Brian: Well, some businesses can’t. You want to bring a new drug to market? A pharmaceutical, it’s going to be really, really difficult. Do you want to build a warehouse and work on renewable energy or something like that? It’s going to be really, really difficult. You want to build some type of housing that’s going to be really difficult. So I think there are places where the true act of bootstrapping is very, very difficult. I do think though, and I tell people this all the time, that the mindset of bootstrapping crosses all industries and all businesses, and that even people in established organizations can adopt the ideas of bootstrapping, which by the way, we’ve written about, there’s a little micro site called that shares a lot of the pros and cons as well. And there’s even a pledge there.

Brian: So I think those are a few of the reasons why people might not want to. Maybe if I were to add one more, sometimes people need external expertise in areas that they don’t have. And I think the right investors with the right alignment of values and mindset can bring that additional expertise at times to an organization.

Gene: Give me just a couple of pieces of advice for our listeners, for our viewers, if they buy into it and they’re like, yeah, we are really going to avoid bringing outside capital. We’re going to try and bootstrap our business and grow our business that way. What have you learned about running a company that you’re bootstrapping yourself, that you think other entrepreneurs and other startups could also benefit from.

Brian: Yeah. Well, let me suggest three things. So the first is we have a set of principles that help or really the engine behind our growth. It’s called the responsive method. And the first principle that we wrote down before we hired the first person who joined the company was goal first. Goal first, goal first, goal first. And what that means is you have to know what you’re aiming for. Because even in our world, which moves extremely fast, and software is about agility and incrementalism, you can do all those things. And if you don’t have goals, you can end up somewhere and look around and be like, how in the world did I, why did I get here? And so that’s what happens if you don’t have goals.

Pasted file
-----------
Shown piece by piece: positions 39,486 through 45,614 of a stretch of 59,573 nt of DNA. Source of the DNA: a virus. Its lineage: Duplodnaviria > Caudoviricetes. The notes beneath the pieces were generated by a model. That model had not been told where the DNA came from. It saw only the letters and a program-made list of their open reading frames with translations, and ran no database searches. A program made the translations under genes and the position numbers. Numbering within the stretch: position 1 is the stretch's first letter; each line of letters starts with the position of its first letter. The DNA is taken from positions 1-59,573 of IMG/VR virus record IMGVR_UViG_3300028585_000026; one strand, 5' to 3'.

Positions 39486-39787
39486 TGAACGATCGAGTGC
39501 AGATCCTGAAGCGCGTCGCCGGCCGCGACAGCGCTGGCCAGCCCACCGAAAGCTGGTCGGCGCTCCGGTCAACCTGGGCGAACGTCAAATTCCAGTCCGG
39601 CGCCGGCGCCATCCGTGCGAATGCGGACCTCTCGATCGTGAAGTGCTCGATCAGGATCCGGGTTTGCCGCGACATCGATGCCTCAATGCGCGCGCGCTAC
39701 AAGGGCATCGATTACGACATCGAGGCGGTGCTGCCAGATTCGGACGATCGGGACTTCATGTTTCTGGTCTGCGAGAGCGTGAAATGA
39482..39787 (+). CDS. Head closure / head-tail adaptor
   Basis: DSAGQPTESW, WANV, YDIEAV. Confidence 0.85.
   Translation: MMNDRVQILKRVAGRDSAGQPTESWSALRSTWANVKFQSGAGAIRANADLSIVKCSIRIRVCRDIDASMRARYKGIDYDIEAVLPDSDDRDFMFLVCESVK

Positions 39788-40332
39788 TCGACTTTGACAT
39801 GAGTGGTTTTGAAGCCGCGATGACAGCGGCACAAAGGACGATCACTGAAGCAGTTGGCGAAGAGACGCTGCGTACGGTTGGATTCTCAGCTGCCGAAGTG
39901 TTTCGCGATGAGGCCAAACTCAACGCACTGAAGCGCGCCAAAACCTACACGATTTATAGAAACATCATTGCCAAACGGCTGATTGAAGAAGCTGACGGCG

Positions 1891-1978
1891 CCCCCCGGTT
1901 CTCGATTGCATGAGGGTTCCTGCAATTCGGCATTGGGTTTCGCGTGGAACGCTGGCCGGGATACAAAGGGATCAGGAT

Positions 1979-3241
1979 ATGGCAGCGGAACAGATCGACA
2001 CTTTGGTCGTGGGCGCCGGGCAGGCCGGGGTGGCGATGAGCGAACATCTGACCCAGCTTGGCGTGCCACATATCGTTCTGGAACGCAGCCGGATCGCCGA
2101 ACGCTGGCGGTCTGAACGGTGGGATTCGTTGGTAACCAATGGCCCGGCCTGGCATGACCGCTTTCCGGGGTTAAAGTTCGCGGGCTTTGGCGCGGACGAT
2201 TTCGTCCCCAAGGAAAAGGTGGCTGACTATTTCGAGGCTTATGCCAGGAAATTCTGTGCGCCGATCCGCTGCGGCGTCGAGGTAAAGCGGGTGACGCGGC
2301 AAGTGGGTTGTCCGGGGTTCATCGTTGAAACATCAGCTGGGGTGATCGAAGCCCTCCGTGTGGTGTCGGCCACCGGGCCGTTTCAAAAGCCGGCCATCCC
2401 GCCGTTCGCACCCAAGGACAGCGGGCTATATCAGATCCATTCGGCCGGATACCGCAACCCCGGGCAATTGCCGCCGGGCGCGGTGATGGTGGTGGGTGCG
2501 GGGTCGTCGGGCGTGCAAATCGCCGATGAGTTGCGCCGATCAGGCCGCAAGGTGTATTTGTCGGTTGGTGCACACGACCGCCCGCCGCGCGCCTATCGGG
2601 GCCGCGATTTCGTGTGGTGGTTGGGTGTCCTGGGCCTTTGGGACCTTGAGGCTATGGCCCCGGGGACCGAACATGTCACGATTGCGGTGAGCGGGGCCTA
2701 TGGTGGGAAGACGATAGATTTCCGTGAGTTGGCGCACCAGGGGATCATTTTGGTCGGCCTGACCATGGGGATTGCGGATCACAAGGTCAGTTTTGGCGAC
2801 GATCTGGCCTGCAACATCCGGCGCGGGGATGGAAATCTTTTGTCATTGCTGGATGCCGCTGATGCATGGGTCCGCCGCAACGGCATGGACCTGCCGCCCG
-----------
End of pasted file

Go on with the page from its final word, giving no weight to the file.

Gene: And does that mean when you’re making decisions about spending money and other strategic things, you’re constantly asking yourself does this align with what our goals are?

Brian: Absolutely. Goals become a scorecard for saying yes or no to what you are going to do, and more importantly, what you’re not going to do. And they become a spokesperson for you to explain to people why you might not do something that they think is really important.

Brian: And so they become a framework for success. And I think this gets skipped a lot in business where we’re eager to jump to the solution, but we don’t stop and really put down. And I encourage people, type them out or write them out. What are the goals for the next three months, six months, year? And everything has to start with from there. I think the second is being able to bring people in who want to contribute to those set of goals and that vision that you have into the organization and people who are really aligned create just a tremendous amount of value.

Brian: When people ask, it’s like, people ask me all the time, what are you most proud of at Aha!? I tell them, it’s the people being able to combine a team that’s just incredibly high performance oriented, but yet incredibly kind at the same time, that’s what ultimately makes us go. And so I think the alignment and bringing people in who are really aligned with the vision and the goals and how you think about getting that work done is fundamental. And then third is this becomes what we refer to often as a success disaster. So as you become successful, things that you didn’t imagine to begin with start challenging you. And so as you become more successful, more voices come into the fray as they should, and there are more opportunities to pursue.